Pearl Jam
Vs. and Vitalogy Deluxe Editions

The year 1994 was a wild one for all things grunge. The genre had all but ended hair metal and pop music, MTV was playing mostly grunge videos, and Kurt Cobain’s suicide made the cover of Newsweek. Grunge had reached the mainstream and was at a peak that it would never see again. Pearl Jam, lumped into that genre, had recorded their third album and had mastered the jam-band sound with which they would ultimately stick. Their album cuts had gotten weird (“Rats,” “Aya Davanita”), but they had also honed their singles into incredibly catchy, radio-ready chart smashers (“Daughter,” “Better Man”) that are still omnipresent on Top 40 stations today. Eddie Vedder and crew’s penchant for taking someone else’s underground concept and showing it to the world (Fugazi’s $5 ticket price policy informing the Ticketmaster debacle, Riot Grrrl skin graffiti on SNL, Neil Young collaborations, etc.) hadn’t ended up coloring them the rip-off artists their Seattle peers might have saw them as much as it had made them heralds to the pre–World Wide Web culture-starved youth of all things alternative. It was about this time that the youth started to see through it.

It was also around this time I realized I’d been tricked. Pearl Jam dressed like grungers. They were in grunge movies. They were on 120 Minutes with other grunge bands. But they were not grunge, at least not like Nirvana or Tad or the Melvins. The kids who I shared an affinity with that also liked Pearl Jam started listening to this milquetoast music named Phish. They traded their flannels for thick corduroys with patches sewn onto the rumps. Instead of smoking the weed, they were wearing it. I was so confused. I felt duped, angry, and stupid. But Pearl Jam were putting out actual vinyl records when the major record companies had all but abandoned the medium. There was even a single espousing the beauty of vinyl (“Spin the Black Circle”) that came with it’s own big-hole 7-inch adaptor for those kids who couldn’t find the one that came with their parents’ turntable. The gatefold, thick-stock record sleeves of Vs. and Vitalogy were beautiful and the inserts had indecipherable artwork with scrawled lyrics all over the place. This band had to still be authentic, right? Did the music even matter anymore?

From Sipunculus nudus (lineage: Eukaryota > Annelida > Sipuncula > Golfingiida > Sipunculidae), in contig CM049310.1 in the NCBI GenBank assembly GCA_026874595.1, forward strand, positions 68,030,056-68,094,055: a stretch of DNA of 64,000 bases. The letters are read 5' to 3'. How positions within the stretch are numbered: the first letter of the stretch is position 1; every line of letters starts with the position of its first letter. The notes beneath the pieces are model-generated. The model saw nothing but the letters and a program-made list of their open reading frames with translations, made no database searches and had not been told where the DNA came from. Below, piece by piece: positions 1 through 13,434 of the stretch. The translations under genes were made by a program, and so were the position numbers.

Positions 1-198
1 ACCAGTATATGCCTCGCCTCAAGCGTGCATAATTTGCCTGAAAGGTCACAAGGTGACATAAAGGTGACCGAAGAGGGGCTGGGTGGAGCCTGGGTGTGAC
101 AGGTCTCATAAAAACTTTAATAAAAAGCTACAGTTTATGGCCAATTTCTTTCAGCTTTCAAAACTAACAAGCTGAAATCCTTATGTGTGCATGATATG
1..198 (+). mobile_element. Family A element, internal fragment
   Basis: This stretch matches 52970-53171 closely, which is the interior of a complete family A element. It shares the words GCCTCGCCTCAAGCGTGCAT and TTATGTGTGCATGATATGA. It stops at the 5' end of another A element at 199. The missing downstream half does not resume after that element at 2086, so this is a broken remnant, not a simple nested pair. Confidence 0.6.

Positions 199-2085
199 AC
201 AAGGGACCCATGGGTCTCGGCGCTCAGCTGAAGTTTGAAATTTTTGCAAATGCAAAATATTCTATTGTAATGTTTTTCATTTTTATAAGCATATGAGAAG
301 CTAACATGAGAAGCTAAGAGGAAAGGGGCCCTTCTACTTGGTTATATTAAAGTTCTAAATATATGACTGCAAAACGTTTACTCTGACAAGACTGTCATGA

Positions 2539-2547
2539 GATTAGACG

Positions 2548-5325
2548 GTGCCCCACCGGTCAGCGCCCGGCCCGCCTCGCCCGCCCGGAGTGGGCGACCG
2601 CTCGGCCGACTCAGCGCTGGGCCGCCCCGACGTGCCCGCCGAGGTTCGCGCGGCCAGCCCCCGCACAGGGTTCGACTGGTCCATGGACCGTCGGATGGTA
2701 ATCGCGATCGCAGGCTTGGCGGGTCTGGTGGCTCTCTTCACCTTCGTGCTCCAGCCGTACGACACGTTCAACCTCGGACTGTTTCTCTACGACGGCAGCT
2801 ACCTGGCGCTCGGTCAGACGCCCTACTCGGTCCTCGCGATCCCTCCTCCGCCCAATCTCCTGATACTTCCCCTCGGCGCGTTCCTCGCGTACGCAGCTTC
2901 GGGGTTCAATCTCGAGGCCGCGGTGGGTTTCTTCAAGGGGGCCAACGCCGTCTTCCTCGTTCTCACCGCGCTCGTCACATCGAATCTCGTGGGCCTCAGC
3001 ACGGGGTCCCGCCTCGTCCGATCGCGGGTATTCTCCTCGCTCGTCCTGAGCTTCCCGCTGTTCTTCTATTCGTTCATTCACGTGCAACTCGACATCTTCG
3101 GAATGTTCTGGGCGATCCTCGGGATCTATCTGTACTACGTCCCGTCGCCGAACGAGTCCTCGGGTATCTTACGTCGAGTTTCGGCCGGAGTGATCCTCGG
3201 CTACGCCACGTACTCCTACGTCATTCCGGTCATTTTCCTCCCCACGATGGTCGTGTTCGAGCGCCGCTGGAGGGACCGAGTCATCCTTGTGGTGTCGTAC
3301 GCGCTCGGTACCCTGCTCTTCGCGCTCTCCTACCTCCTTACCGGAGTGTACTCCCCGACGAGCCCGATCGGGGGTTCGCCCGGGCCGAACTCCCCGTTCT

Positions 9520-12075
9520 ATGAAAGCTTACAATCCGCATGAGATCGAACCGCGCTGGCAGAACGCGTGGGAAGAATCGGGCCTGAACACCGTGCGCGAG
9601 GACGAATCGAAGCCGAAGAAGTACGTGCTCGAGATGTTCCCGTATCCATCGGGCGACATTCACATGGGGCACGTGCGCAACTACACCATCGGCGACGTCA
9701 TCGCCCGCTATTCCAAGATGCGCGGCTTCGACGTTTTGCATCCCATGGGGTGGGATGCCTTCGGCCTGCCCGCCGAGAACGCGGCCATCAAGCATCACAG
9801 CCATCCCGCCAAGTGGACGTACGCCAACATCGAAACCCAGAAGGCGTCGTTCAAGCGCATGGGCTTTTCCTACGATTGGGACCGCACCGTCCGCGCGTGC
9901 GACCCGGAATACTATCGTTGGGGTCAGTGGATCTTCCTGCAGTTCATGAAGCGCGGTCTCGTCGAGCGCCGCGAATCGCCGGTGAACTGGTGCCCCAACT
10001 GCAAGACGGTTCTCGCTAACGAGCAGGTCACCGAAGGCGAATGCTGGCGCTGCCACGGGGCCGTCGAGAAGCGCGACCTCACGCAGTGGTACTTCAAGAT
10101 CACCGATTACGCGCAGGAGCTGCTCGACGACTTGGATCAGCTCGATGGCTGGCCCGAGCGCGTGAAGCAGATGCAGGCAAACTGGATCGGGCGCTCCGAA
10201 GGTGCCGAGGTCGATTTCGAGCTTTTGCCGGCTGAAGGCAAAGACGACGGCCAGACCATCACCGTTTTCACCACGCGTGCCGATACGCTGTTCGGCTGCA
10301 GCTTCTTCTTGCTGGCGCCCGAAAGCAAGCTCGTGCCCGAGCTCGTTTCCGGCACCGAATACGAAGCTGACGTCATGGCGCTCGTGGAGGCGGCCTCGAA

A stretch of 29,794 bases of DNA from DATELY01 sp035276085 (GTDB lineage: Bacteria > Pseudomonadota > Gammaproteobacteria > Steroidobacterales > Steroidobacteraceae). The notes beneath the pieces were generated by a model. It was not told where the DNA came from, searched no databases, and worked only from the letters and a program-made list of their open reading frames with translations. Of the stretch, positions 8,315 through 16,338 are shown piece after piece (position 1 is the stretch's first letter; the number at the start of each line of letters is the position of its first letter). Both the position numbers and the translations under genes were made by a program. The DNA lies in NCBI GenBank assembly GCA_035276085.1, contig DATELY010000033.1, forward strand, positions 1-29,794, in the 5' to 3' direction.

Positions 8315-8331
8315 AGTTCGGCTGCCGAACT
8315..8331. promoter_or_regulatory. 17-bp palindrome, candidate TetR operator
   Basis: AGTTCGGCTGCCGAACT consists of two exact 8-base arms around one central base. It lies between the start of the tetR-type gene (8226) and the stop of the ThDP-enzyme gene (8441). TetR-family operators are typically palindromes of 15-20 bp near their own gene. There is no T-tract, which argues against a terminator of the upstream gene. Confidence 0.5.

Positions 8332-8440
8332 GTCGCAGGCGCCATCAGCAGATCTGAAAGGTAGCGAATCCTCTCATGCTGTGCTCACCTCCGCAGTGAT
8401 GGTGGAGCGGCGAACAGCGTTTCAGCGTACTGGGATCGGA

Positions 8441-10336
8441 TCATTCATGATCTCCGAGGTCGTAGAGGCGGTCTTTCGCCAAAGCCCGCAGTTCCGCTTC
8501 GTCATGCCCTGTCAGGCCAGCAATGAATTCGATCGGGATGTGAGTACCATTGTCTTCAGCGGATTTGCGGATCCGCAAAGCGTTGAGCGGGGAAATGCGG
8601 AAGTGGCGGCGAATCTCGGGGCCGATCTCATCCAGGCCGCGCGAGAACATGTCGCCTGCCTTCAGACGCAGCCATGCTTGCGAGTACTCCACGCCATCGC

In celebration of Pearl Jam’s 20th anniversary, Epic/Legacy has released newly expanded versions of Vs. and Vitalogy, along with a live set from 1994. This is the stuff I was freaking out about at age 13. Am I excited about listening to these records again? Fuck yes. But I’m also so worn down from hearing some of these songs that I’m somewhat ambivalent. Luckily, Pearl Jam has packaged the records in fully deluxe covers (the CD sleeves even smell like the old album packaging), so all you discerning collectors won’t feel like you’re buying into a failing record company’s last grasp at relevance. The ultra-collector edition (only available through the band’s website) has five LPs, three compact discs, one cassette, a “Composition Notebook,” a “memorabilia-filled envelope,” and one cassette—just to give you an idea of how extensively this band has been documented and how dedicated they are to providing a quality product to their fans. The music still holds up, and from start to finish Vs. and Vitalogy (like Ten before them) are actual albums and not just collections of singles. The “complete package” album always seemed to be a goal for Pearl Jam. Instead of pandering to the radio and video industry with singles, they actually produced records that flowed from one song to another. While they always did seem like the B-team in terms of the strength of their songs, their first three albums work as whole pieces much better than they do as individual cuts.